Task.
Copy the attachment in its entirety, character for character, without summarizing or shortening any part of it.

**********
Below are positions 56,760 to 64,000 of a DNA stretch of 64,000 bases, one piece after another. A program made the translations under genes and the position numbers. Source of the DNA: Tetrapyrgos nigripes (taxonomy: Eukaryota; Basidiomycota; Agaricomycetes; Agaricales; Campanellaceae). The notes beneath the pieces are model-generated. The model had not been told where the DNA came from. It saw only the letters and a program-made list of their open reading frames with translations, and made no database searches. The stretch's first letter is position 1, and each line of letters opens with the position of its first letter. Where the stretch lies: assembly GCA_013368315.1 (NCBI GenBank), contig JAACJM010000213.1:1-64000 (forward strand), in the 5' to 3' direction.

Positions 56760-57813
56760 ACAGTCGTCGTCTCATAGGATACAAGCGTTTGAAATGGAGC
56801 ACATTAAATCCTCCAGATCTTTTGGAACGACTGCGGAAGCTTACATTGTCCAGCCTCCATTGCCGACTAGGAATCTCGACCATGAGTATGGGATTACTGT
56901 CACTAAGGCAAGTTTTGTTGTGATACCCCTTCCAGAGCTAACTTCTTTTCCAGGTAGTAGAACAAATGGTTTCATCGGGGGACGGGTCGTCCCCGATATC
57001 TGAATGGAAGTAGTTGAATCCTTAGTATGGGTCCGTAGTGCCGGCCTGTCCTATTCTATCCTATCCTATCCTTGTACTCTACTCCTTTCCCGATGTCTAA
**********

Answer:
Below are positions 56,760 to 64,000 of a DNA stretch of 64,000 bases, one piece after another. A program made the translations under genes and the position numbers. Source of the DNA: Tetrapyrgos nigripes (taxonomy: Eukaryota; Basidiomycota; Agaricomycetes; Agaricales; Campanellaceae). The notes beneath the pieces are model-generated. The model had not been told where the DNA came from. It saw only the letters and a program-made list of their open reading frames with translations, and made no database searches. The stretch's first letter is position 1, and each line of letters opens with the position of its first letter. Where the stretch lies: assembly GCA_013368315.1 (NCBI GenBank), contig JAACJM010000213.1:1-64000 (forward strand), in the 5' to 3' direction.

Positions 56760-57813
56760 ACAGTCGTCGTCTCATAGGATACAAGCGTTTGAAATGGAGC
56801 ACATTAAATCCTCCAGATCTTTTGGAACGACTGCGGAAGCTTACATTGTCCAGCCTCCATTGCCGACTAGGAATCTCGACCATGAGTATGGGATTACTGT
56901 CACTAAGGCAAGTTTTGTTGTGATACCCCTTCCAGAGCTAACTTCTTTTCCAGGTAGTAGAACAAATGGTTTCATCGGGGGACGGGTCGTCCCCGATATC
57001 TGAATGGAAGTAGTTGAATCCTTAGTATGGGTCCGTAGTGCCGGCCTGTCCTATTCTATCCTATCCTATCCTTGTACTCTACTCCTTTCCCGATGTCTAA